WASHINGTON (Reuters) - The global public health campaign to convey a realistic view of the H1N1 swine flu pandemic is being undermined by a babble of contradictory reactions at international airports, experts said on Friday.
Air travelers are confronted by a host of inconsistent H1N1 messages and approaches as they travel between countries. Authorities at some airports quarantine suspected flu cases, while others dispense with posting even the most basic health information for passengers.
Some high-profile measures, like subjecting air passengers to thermal screening, also seem to be driven more by politics than medical science and could divert essential funding and manpower from more effective actions, they said.
“This does cause confusion in the mind of the public, because they’re getting different messages from all over,” said Dr Tony Evans, medical chief at the U.N.’s International Civil Aviation Organization.
“It undermines the public health message. It causes confusion and then the really good stuff, the important stuff, is undermined,” he told a meeting on airlines, airports and disease transmission sponsored by the independent U.S. National Research Council.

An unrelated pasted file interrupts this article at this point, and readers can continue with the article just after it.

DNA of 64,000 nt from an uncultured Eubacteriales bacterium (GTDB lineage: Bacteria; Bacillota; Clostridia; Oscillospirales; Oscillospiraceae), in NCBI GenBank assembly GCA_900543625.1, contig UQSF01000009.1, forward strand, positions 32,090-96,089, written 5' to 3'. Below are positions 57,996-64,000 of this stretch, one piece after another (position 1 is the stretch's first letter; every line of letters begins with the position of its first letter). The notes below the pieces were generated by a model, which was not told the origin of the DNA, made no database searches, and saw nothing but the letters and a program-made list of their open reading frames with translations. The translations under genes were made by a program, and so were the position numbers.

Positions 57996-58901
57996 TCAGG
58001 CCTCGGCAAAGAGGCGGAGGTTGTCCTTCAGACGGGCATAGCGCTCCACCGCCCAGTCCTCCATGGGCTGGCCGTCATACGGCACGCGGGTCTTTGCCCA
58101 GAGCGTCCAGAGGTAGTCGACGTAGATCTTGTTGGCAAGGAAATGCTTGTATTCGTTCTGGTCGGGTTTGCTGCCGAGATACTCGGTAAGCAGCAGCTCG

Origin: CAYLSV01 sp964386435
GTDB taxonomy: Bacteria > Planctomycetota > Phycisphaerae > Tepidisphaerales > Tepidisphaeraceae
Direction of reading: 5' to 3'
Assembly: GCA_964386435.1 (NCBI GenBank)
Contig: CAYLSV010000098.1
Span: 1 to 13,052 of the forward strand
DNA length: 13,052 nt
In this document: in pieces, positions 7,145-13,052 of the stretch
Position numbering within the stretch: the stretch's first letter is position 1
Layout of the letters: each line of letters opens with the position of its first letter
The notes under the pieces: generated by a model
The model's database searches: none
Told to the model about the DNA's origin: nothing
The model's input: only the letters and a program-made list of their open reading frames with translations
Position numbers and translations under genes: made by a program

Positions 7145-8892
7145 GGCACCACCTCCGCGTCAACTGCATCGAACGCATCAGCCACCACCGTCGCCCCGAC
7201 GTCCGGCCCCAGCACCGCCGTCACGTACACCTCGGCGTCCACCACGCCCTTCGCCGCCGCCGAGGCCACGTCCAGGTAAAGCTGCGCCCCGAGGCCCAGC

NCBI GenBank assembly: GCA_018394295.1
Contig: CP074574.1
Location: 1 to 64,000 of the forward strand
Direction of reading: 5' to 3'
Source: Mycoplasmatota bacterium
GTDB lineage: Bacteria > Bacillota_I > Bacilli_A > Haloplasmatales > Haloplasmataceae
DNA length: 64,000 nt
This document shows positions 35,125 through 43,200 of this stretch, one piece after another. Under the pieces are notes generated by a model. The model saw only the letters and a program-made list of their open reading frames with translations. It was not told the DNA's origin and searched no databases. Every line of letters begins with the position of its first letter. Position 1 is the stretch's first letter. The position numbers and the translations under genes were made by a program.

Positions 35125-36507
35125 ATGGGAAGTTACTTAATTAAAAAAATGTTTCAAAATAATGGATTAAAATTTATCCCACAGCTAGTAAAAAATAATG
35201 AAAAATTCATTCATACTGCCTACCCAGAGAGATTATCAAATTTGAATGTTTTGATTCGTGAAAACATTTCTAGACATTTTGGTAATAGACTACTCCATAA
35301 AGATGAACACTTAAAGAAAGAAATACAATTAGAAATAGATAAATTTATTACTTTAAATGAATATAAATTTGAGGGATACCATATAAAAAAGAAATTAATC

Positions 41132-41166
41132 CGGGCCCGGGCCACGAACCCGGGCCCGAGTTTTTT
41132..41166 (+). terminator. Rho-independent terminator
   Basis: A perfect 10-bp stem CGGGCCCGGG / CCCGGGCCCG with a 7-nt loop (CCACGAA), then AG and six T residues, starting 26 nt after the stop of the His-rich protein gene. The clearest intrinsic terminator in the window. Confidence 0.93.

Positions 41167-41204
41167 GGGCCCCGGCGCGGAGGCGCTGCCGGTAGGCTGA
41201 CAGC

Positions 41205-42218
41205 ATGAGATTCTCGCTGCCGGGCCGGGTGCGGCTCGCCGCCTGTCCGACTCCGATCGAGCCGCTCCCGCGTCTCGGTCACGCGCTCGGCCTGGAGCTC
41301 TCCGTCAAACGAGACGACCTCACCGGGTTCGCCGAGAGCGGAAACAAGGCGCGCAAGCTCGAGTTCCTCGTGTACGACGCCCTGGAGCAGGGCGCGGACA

Public health officials, who expect to begin distributing a swine flu vaccine soon, have recommended hand-washing to prevent the spread of infection and asked people not to travel or report to work if they feel sick.
Aviation’s role in spreading infectious diseases has been of growing concern for public health officials. H1N1 has continued to spread globally since it emerged in March in North America.
Air travel can accelerate the spread of infectious disease around the globe. But health officials say travel restrictions are of little or no use.
Research suggests that passenger screening does not significantly delay the spread of disease, though Evans said it might dissuade some sick people from trying to board flights.
Evans said public authorities in Mexico found that thermal screening machines offered very little value.
“But they felt obliged to put it into place through public pressure. The public, they felt, needed to be reassured that something was being done,” he said.
Dr Rose Ong, who heads the corporate medical department at Cathay Pacific Airways in Hong Kong, told the meeting that H1N1 itself has confused the situation by prompting dire public health warnings and then proving unexpectedly mild.
“A lot of us are scratching our heads,” she said. “I don’t think you can discount the fear factor. It counts for so much in how governments react and how individuals react.”
Ong said companies can be swept up by the public reaction to swine flu, noting that banks and transportation systems in Asia began distributing surgical masks earlier this year even though the actual danger was low.
“We really felt we had to do something similar even though we did not medically support the use of masks,” she said.
Editing by Maggie Fox and Chris Wilson
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